Tag Archives: New Orleans

What I did in New Orleans … This Time

What I did in New OrleansJust got back from a 10 day trip to New Orleans to visit  family and of course party my brains out. Below is a brief list of the things we did. More details to come in the following days.

What I Did in New Orleans:

  • Went to the dress rehearsal for the New Orleans Symphony’s performance of the Leningrad Suite. My nephew plays percussion. Mom, my brother the proud Papa, and I had the entire auditorium to ourselves. It was a mind blowing experience. There is nothing like a live symphony for breakfast.
  • Went to a 2nd line/Super Sunday all black block party. At the bar in the epicenter, Sidney’s, Sis and I were treated to a bucket of Corona Beers and one helluva good time.
  • Open mike night at Buffa’s Bar on Esplanade. Listened to brother and his guitar friend. They played 3 original songs “LSD and Weed” and “Train Wreck” and I forgot the 3rd.
  • Dinner at Italian Restaurant Mona Lisa’s.
  • Lunch at French Market restaurant. Mom and I had a dozen grilled oysters each and Abita Purple Haze beer.
  • After lunch we went to the flea market in the old French Market which was originally a farmer’s market. It got really touristy for a while, but actual fruits and vegies are starting to reappear.
  • Discovered a tasty local beer called LA31. Drank copious amounts of it.
  • Went on a telephone booth photo op session with Sis and Mom. We bar hopped our way to Fayhey’s Irish bar via the old Cosmos bar, on the way back stopped at the popular gay bar on Bourbon Street and went upstairs to the balcony to sip beer and people watch on the street.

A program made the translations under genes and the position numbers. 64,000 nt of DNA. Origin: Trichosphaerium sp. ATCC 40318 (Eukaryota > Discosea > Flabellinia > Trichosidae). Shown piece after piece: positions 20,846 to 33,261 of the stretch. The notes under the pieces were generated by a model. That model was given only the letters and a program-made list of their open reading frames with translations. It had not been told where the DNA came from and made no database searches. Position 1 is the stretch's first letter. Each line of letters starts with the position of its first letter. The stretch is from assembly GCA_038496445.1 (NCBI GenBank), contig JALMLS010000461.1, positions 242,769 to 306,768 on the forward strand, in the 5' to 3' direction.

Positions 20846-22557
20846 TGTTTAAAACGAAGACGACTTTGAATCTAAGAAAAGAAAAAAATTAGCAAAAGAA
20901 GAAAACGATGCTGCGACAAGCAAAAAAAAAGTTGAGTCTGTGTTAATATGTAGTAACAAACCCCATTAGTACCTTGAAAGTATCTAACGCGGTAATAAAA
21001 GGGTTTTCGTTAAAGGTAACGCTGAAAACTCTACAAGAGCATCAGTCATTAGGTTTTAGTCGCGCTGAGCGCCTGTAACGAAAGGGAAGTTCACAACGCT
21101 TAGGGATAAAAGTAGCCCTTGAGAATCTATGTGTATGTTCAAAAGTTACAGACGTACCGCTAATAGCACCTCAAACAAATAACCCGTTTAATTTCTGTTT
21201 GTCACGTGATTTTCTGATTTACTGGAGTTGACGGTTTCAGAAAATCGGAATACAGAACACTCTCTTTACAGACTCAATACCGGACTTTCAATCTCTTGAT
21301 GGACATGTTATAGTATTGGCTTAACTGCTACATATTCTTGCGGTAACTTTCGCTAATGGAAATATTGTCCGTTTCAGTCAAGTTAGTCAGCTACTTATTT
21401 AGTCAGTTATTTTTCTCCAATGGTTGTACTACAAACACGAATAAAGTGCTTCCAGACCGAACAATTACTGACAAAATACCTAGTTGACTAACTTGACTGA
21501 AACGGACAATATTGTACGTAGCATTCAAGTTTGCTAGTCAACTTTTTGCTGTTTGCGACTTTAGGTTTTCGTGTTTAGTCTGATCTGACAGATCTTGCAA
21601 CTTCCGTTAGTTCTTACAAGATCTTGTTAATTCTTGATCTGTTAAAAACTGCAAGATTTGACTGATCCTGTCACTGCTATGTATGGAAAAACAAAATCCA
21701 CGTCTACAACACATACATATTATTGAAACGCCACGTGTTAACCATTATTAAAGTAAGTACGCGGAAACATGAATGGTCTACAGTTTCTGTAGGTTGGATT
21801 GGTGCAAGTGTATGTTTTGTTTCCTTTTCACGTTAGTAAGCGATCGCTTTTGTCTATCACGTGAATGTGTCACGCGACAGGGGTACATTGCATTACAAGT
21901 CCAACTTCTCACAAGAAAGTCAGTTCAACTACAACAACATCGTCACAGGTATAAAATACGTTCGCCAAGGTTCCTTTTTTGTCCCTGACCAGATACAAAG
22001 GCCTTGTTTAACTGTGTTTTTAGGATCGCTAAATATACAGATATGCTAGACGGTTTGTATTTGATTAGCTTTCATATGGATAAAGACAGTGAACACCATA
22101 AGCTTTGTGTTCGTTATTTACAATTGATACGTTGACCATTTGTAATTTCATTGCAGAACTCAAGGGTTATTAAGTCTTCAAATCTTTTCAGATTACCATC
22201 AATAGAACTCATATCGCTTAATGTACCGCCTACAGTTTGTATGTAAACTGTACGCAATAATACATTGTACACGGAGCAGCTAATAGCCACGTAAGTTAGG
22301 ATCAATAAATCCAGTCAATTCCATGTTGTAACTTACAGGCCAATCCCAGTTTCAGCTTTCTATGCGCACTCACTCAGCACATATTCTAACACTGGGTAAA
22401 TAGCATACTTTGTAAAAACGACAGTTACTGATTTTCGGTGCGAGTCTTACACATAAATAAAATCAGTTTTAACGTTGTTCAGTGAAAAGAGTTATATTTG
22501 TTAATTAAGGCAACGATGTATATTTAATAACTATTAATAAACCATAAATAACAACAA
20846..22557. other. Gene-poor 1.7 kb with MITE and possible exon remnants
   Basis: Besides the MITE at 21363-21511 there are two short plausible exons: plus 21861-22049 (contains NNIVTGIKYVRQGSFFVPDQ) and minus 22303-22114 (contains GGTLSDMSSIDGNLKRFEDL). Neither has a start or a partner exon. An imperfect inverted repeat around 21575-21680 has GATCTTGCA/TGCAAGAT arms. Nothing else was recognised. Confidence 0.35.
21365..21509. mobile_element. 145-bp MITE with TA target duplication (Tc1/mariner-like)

• Went to Mom’s mail box shop. They have a cute little gift shop. I bought a pot holder for my mom in the shape of a pot leaf. LOL
  • Walked in the Frenchmen street district of the Faubourg Marigny. The place is full to the rafters with people at night. Tons of Jazz, and other music venues. Big name musicians drop in frequently.
  • Went dress shopping at Italian Direct Shop. I had a belly full of red beans, rice and smoked sausage so I couldn’t find a dress that I liked that didn’t make me look like a barrel.
  • Went to the Avenue Bar on St. Charles Avenue. It’s famous for its beer selection. The bartender handed us a clip board with 8 pages of beers listed.
  • Perused the art shops on Royal Street. Bought a fabulous water color print for my Mom called “Coffee and Gossip.”
  • Attended an African music festival in Congo square at Armstrong Park. (named of course after Lois Armstrong.)
  • Went to The Abbey, a bar that’s been on Decatur Street for at least 60 years. It’s a dive that everyone checks at least once on a visit to the French Quarter. Not uncommon to see someone you haven’t seen in 20 years.
  • Visited the neighborhood bar by Mom’s house, Iggy’s. They tried to feed us. They always do and the food is always delicious. All it costs is the price of a beer.
  • Rented two Meryl Street movies at the old Royal Street pharmacy. Iron Lady, and Julie, Julia. Royal Pharmacy still has an original old fashioned style soda counter. We are still hoping that someday they will reopen it.
  • Stopped into Molly’s Irish Pub on Toulouse Street.
  • Had an afternoon beer at Lafitte’s Blacksmith shop on Bourbon Street
  • Listened to the Radio Station WWOZ and their pledge drive all week. The talking got a little old but a lot of musicians dropped in at the station and played live to help the fund raising.
  • Had breakfast at dear old La Paniche. It closed the next day after a 33 year run. ***sniffles***
  • Went into to Jimmy Buffets bar and restaurant, Margaritaville, on Decatur to get a picture of a dear friend’s art work – a huge sculpture of an airplane flying out of the wall. The artist, Jules, passed away last year, sad to say. He’s been a friend of the family since he was a little boy.